UK universities accepted millions from fossil fuel giants after promises to divest from the industry

In this Sunday, Sept. 3, 2017 photo, people walk around Oxford University's campus in Oxford, England.
In this Sunday, Sept. 3, 2017 photo, people walk around Oxford University's campus in Oxford, England. Copyright AP Photo/Caroline Spiezio
By Giulia Carbonaro
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Several universities accepted funding from giants like Shell and ExxonMobil in the past year, despite green pledges, DeSmog found.


Some of the biggest universities in the UK have accepted millions from fossil fuel companies in the past year despite pledges to address the climate emergency and become greener, according to a new investigation.

A report by DeSmog, a news and activist website focused on climate change issues, found that fossil fuel giants have pledged a total of over €47 million (£41 million) to UK universities since 2022.

The list of companies involved features some of the biggest names in the energy world and some of the biggest polluters on the planet, including fossil fuel giants Shell, British Petroleum (BP), Malaysia’s state-owned oil company Petronas, Italian multinational Eni, Total Energies, Saudi Aramco and ExxonMobil.

These companies have offered generous amounts to fund research agreements, scholarships, tuition fees and more to the UK universities, which are currently experiencing financial strain and facing a looming funding crisis.

According to DeSmog, many of these offers were accepted by British institutions despite the fact that these same universities have pledged to divest from fossil fuel companies.

Which UK universities have accepted money from fossil fuel companies?

A freedom of information request made by the news website revealed that over €47 million offered by a total of 32 fossil fuel companies since last year has been accepted by 44 universities in the UK.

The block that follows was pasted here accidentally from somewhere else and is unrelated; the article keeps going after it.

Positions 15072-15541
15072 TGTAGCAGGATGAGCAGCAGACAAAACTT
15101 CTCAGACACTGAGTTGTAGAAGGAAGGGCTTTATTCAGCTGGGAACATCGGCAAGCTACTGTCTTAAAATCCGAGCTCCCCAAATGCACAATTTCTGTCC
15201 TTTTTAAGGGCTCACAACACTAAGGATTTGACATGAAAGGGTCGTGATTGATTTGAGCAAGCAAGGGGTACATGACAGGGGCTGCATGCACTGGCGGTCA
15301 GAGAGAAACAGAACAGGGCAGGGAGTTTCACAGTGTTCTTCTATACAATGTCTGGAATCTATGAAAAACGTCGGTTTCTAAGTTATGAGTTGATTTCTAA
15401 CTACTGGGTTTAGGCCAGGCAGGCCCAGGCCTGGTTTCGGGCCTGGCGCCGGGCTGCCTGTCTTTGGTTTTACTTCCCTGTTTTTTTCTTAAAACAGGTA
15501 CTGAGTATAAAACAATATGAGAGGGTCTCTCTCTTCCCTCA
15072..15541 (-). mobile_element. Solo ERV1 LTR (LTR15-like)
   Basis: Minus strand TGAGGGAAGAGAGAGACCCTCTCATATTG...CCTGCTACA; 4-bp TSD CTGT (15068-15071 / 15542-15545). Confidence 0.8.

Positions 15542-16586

These include Exeter (£14,700,000), Imperial College London (£6,725,769), Cambridge (£2,821,437), Oxford (£1,209,221), Manchester (£3,077,268), Royal Holloway (£740,657), Queen Mary London (£587,956) and many others across the country.

Euronews has contacted the universities mentioned above for comment, which have defended their stances with DeSmog. Exeter, which accepted the highest sum from fossil fuel companies, said that its work with Shell will “contribute to the global race to net zero”.

A spokesperson for Imperial, the second-largest beneficiary, said that the university pledged in 2020 it would only engage in research partnerships “with fossil fuel companies where the research forms part of their plans for decarbonisation, and only if the company demonstrates a credible strategic commitment to achieving net-zero by 2050”.

Many universities had promised to distance themselves from big polluters

Most of the contributions were made by Shell, Petronas, and BP, which together offered 76 per cent of the total €47 million offered to all universities involved.

While it’s not new for fossil fuel giants to fund UK universities - with previous investigations showing that between 2017 and December 2021 UK universities accepted over €103 million (£89 million) from gas and oil companies - these institutions have since promised to distance themselves from big polluters.

The report from DeSmog does not include the amount of investment made in fossil fuels by these same universities. Previous research found that at least 18 higher education institutions held direct investments worth over €9 million (£8.1 million) in 25 oil and gas companies over the past year.

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